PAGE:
Off-road hacking could be lost ‘for ever’ after Government U-turn

  • The Government has U-turned on its decision to scrap the 2026 deadline for historic routes to be included on the definitive map, putting swathes of off-road riding at risk of being lost for ever.

    In 2022, the British Horse Society (BHS) welcomed the news that the 1 January 2026 deadline had been abolished. But the Government has now backtracked on this, while extending the deadline by five years.

    The BHS has condemned the decision and has said that it puts “horse riders at increasing risk on England’s roads”.

    “The British Horse Society (BHS) is extremely disappointed to learn that the UK Government has broken its commitment to abolishing the 2026 deadline for saving vital off-road routes,” said a BHS spokesman.

    “This decision will mean such routes across England will be lost for ever, resulting in even more restrictions when it comes to accessing the countryside.

    “For horse riders, who currently have access to just 22% of the rights of way network, this decision will be particularly damaging. In 2022 alone, 68 horses were killed on Britain’s roads and 139 riders injured, therefore the protection of safe off-road routes is critical to make sure equestrians remain safe.”

    A Defra spokesman confirmed to H&H that the Government will retain the cut-off date for registering historic rights of way, which the department said will provide certainty for users, landowners and local authorities. But he added that the secretary of state has decided to use existing powers in the Countryside and Rights of Way Act (2000) to extend the deadline to 1 January 2031.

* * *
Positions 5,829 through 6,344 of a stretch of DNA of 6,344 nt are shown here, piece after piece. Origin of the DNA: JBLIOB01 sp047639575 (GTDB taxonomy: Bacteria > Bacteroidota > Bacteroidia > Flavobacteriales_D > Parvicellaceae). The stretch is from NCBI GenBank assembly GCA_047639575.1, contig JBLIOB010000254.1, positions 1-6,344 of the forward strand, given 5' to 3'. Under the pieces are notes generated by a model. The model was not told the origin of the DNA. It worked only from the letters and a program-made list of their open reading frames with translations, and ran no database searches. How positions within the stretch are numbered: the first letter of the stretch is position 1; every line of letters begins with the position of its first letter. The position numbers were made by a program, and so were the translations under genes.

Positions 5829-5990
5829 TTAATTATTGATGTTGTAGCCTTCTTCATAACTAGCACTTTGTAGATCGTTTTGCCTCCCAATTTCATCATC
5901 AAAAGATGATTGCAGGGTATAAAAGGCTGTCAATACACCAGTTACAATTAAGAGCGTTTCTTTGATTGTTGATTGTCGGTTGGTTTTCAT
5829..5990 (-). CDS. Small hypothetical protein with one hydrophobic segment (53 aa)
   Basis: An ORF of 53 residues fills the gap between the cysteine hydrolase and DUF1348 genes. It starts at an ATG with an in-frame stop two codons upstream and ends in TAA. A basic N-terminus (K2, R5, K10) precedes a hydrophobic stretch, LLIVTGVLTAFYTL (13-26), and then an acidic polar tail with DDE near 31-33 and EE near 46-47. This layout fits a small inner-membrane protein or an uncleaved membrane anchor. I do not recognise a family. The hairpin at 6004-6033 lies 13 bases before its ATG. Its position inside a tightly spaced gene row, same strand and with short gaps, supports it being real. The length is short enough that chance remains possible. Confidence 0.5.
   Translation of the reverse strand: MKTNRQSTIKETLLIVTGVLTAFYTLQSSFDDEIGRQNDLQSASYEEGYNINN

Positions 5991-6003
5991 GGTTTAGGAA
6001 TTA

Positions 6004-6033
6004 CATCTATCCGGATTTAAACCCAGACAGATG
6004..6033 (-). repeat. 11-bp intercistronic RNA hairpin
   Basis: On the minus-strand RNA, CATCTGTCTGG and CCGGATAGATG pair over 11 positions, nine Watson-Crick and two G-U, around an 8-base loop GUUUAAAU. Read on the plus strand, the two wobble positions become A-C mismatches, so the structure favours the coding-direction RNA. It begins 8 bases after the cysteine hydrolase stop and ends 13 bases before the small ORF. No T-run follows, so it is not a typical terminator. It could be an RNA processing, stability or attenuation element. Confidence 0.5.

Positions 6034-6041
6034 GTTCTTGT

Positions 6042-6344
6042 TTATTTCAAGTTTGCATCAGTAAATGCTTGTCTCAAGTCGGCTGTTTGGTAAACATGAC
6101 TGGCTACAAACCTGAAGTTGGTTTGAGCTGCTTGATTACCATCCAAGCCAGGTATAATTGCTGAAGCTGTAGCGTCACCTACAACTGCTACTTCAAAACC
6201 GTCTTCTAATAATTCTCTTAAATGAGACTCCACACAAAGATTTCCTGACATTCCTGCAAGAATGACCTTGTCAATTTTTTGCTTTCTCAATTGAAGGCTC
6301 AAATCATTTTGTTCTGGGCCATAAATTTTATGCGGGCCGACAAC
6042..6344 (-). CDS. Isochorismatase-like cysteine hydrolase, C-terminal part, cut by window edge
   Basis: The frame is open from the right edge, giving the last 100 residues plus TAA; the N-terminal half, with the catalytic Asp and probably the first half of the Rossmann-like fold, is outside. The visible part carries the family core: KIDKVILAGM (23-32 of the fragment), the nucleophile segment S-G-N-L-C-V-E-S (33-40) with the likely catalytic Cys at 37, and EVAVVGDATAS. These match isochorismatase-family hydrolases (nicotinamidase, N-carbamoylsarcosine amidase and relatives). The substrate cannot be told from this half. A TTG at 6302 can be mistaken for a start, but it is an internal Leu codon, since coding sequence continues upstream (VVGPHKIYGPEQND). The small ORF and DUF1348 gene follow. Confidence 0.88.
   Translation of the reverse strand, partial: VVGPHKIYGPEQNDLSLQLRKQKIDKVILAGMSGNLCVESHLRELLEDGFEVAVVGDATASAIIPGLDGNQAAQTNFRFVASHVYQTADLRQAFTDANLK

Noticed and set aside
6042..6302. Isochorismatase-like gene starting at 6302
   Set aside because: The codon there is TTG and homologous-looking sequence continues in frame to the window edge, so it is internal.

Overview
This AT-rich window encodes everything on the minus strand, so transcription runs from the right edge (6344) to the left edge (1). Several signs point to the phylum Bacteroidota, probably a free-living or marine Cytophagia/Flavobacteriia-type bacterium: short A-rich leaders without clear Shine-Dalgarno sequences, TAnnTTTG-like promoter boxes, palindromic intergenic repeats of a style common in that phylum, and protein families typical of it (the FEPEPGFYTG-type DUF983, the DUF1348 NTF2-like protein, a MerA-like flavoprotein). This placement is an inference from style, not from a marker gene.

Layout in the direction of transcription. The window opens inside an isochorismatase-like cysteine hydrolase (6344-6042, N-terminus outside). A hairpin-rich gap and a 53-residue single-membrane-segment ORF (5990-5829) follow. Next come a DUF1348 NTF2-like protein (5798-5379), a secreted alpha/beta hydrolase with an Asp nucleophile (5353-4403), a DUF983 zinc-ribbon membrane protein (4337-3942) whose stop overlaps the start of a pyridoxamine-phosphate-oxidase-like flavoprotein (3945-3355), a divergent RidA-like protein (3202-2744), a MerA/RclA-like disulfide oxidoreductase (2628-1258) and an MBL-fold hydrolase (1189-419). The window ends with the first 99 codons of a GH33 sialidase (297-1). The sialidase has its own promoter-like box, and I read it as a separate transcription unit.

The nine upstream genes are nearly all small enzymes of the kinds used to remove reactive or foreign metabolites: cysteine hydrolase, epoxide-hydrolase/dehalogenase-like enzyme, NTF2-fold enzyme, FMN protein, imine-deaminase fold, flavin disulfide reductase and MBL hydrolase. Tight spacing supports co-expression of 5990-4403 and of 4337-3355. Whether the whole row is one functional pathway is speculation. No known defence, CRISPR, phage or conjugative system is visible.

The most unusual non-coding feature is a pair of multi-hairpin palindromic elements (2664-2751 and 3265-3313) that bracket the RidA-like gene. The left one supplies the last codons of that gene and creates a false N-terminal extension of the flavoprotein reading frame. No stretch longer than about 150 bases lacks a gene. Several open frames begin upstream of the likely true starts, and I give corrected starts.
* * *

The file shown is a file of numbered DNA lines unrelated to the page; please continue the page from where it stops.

“We are committed to increasing access to nature and our environmental improvement plan sets out our ambition for every household to be within a 15-minute walk of a green space or water,” said the spokesman.

    “We are now moving forward with plans to reform existing bureaucratic processes and make it easier and faster to update the legal record of rights of way.”

    BHS director of access Mark Weston slammed the decision.

    “Recent years have illustrated just how vital more off-road access is for the safety, health and wellbeing of horse riders, as well as walkers and cyclists,” he said.

    “These bridleways and byways should be protected for future generations to enjoy and treasure. Unfortunately, this U-turn from the Government could cause the opposite effect and will put access to safe riding routes at great risk.

    “Through our Project 2026 campaign, we have worked closely with our volunteers, members and supporters to save 2,800 bridleways and byways. Without their crucial work, these historic rights of way could have been wiped off the definitive map. But there are plenty more routes that are still in danger.”

    He added that the BHS will continue to work “with our brilliant network of over 400 volunteers” to research and record these routes.

    “However, it must be recognised that there is already a backlog of applications waiting to be processed and the necessary steps need to be put in place quickly to make it possible for paths to be researched, applied for, and processed within this tight deadline,” he said.

    “The outcome of this announcement means that many of our favourite off-road routes will be gone for ever.”

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